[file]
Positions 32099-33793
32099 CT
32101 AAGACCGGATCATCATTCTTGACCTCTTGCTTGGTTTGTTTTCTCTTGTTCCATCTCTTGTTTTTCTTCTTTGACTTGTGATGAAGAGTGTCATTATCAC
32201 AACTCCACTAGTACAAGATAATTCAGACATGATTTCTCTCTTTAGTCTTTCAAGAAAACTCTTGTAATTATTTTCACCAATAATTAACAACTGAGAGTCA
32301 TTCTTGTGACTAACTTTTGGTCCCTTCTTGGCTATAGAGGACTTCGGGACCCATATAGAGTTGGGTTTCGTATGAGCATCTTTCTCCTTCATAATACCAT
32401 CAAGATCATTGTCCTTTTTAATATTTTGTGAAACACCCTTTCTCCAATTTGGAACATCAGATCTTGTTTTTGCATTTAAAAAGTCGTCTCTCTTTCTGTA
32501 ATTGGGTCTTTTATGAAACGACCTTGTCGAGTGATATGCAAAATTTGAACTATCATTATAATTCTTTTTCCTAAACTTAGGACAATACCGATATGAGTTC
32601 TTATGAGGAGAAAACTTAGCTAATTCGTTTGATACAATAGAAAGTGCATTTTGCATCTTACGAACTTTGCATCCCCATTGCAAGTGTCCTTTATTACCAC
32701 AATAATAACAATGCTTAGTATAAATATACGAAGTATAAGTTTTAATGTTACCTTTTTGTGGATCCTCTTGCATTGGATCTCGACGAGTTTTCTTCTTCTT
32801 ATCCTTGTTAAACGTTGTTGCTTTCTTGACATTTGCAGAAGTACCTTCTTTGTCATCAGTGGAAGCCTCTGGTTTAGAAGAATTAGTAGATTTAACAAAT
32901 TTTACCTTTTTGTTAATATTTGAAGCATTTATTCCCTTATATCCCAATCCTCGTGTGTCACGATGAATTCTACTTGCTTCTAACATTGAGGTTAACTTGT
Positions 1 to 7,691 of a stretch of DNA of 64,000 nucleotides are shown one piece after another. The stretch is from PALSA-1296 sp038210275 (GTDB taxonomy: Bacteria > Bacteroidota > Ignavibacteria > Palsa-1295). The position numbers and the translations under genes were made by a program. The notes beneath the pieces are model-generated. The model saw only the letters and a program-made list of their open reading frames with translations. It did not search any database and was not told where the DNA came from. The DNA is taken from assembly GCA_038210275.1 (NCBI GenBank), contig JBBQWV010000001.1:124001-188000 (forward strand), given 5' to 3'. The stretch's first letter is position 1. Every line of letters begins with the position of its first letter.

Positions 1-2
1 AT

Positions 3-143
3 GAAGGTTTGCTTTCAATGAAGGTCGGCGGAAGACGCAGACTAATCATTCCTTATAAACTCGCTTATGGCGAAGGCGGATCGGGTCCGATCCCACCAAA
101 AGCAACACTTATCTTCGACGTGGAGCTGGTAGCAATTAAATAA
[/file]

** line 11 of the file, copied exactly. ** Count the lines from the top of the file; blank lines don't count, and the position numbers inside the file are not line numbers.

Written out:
32901 TTTACCTTTTTGTTAATATTTGAAGCATTTATTCCCTTATATCCCAATCCTCGTGTGTCACGATGAATTCTACTTGCTTCTAACATTGAGGTTAACTTGT